You’re right, I haven’t even begun to justify my ‘questionable assumptions about learning’ in this post – I’ve done that before and we’ve jousted on various occasions about why you’re right and I’m wrong. I will never convince you and that’s fine. However, you know (I hope) that I’m convinced by the need for a knowledge based curriculum (and that I’ve read Hirsch, Willingham. and others) I just disagree with you on the best way to achieve this. You seem (and I may be wrong) to be guilty of contempt prior to investigation as far as SOLO goes. I’d love to hear your thoughts having experimented with it somewhat.

  3. @perrynator18 says:

    The value of people pointing out their limiting beliefs is it challenges us to clarify our own thinking as you have done here and I found it really useful to read.

    My thoughts:
    If time is precious, reduce you curriculum. Easy to do in NZ as we have a standards based system that allows us to make up our curriculum. In recent years I have dropped a 24 credit Geography course to being 18 credits so the quality of the learning can improve (often via a SOLO framework). The emphasis shifts from students passing the course to students passing the course with excellent marks. Also, if there is a lot of content needing to be imparted, give it to the students (notes of what ever) and use the time for thinking with the content (again a SOLO framework makes this visible to the students).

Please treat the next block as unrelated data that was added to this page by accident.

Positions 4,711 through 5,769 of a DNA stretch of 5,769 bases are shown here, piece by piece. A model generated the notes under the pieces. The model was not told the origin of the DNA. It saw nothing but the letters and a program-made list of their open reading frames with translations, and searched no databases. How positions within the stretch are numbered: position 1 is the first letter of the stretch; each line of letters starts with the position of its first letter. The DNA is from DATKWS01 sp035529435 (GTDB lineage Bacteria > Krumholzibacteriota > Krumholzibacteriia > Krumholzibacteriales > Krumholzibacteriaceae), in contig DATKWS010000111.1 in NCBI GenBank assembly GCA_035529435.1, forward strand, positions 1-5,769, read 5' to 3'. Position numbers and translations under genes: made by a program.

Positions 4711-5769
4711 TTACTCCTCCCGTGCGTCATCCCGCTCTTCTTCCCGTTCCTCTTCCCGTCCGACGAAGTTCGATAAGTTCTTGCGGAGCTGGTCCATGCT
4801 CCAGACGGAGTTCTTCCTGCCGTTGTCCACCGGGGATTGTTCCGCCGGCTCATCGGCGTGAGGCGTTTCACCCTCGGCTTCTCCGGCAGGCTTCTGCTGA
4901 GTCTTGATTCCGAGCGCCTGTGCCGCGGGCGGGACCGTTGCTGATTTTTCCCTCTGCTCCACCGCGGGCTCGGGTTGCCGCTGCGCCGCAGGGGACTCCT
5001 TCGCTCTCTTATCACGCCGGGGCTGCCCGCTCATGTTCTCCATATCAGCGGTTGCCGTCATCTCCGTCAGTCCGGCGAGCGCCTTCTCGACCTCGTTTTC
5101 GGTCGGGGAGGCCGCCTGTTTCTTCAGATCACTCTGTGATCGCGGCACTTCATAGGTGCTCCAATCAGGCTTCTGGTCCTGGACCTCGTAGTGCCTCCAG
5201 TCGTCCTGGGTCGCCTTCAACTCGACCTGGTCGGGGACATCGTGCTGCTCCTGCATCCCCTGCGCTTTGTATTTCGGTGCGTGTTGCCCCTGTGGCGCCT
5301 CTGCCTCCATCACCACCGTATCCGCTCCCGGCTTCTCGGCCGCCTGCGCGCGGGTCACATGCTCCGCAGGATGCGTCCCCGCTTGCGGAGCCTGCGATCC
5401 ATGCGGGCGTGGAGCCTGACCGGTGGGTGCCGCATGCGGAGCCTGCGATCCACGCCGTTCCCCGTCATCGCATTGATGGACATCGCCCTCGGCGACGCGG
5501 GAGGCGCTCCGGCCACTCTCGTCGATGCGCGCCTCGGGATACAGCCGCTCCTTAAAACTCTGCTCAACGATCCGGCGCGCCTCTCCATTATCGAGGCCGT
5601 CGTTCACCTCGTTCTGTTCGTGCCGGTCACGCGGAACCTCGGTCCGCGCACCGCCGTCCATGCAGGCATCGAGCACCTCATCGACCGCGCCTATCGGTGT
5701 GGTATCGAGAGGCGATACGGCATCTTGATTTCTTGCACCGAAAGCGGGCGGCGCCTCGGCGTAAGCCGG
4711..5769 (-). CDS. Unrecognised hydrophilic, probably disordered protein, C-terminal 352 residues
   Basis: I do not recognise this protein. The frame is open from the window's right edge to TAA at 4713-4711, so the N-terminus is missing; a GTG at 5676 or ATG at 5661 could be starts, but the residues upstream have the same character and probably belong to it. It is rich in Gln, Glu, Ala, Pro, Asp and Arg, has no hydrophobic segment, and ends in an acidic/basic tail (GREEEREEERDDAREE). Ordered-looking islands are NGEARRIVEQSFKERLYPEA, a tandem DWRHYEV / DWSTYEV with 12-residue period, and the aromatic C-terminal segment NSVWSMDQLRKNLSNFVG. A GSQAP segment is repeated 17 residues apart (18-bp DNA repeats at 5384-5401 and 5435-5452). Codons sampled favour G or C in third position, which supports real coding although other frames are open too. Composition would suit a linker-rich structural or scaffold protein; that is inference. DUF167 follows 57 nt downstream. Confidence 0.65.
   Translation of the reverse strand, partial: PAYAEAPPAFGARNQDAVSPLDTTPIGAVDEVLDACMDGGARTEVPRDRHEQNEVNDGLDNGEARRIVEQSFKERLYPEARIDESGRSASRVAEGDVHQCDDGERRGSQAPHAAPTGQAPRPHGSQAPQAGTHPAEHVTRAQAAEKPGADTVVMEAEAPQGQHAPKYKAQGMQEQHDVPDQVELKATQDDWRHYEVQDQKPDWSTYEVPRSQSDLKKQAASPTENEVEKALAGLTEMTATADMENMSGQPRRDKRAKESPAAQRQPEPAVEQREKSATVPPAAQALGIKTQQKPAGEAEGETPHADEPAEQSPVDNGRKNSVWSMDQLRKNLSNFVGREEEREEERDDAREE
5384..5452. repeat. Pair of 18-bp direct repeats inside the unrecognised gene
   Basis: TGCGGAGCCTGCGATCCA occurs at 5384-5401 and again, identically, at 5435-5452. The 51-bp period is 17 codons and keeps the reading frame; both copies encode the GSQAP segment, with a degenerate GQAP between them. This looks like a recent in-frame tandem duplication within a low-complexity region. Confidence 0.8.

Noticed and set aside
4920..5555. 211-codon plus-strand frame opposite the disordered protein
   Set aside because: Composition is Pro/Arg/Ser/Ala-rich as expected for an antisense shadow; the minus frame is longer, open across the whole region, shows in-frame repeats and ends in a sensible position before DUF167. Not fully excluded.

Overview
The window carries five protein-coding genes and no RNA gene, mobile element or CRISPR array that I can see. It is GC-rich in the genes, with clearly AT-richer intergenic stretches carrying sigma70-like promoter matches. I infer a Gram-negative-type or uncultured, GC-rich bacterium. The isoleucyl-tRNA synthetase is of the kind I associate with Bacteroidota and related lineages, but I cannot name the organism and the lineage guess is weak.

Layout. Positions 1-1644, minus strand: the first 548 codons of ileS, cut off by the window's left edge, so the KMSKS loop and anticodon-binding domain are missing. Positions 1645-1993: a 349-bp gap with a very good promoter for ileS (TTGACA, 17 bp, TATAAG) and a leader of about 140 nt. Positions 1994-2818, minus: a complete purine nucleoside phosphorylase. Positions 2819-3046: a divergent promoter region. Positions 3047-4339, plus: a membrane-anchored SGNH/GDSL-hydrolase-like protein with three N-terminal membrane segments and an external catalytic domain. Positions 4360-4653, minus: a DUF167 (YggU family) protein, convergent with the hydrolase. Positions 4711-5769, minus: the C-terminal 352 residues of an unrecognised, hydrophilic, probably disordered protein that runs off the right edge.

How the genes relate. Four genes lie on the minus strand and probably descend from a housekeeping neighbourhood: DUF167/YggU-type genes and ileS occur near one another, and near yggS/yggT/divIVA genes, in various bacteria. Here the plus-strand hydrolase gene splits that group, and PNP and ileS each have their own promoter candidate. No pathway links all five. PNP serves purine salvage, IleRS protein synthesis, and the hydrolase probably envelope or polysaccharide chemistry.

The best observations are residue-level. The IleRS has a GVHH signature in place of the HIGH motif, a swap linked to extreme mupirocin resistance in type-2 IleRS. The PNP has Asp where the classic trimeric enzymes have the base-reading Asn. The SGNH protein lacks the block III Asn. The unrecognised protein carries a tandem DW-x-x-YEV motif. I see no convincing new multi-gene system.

When I have been talking with staff who for some reason or other have had a knee jerk reaction to SOLO or haven’t thought about it. I ask how they scaffold their students to explain, analyse, discus, evaluate etc. What ever they reply it probably is aligned to a SOLO framework. the next question is how they make that visible to the students. As you pointed out, it is for the students; The Structure of Observed Learning Outcomes.

    Thanks for the blog
    Craig

  4. @perrynator18 says:

    In reply to @Geogjo comment.

    When you say that you don’t use SOLO all the time, I bet you really do. A simple way of thinking about it is:

    If we are bringing in ideas=multistructural
    Are we making links during this learning activity = relational
    Are we using the information in a new way, showing insight (in Geography this is often making conceptional links ie. broader links to accessibility, perspectives, significance to the whole, transfering the concept to another setting, predicting) = Extended abstract.

    I am on leave at present but something I would like to try is make it a habit to ask student during a lesson, what the activity attends to. bringing in ideas, making links, insight.

    Dam it, I keep getting distracted from the housework

    Craig

  5. Carmel says:

    I have been working with a core group of teachers using SOLO to design quality assessment tasks. The teachers thought that SOLO was logical and a great framework for developing student thinking but found it difficult to put into practice when writing assessment tasks against the standard. I know with practice they will embed the framework but it takes time to shift teachers thinking.

Constructive feedback is always appreciated

%d bloggers like this: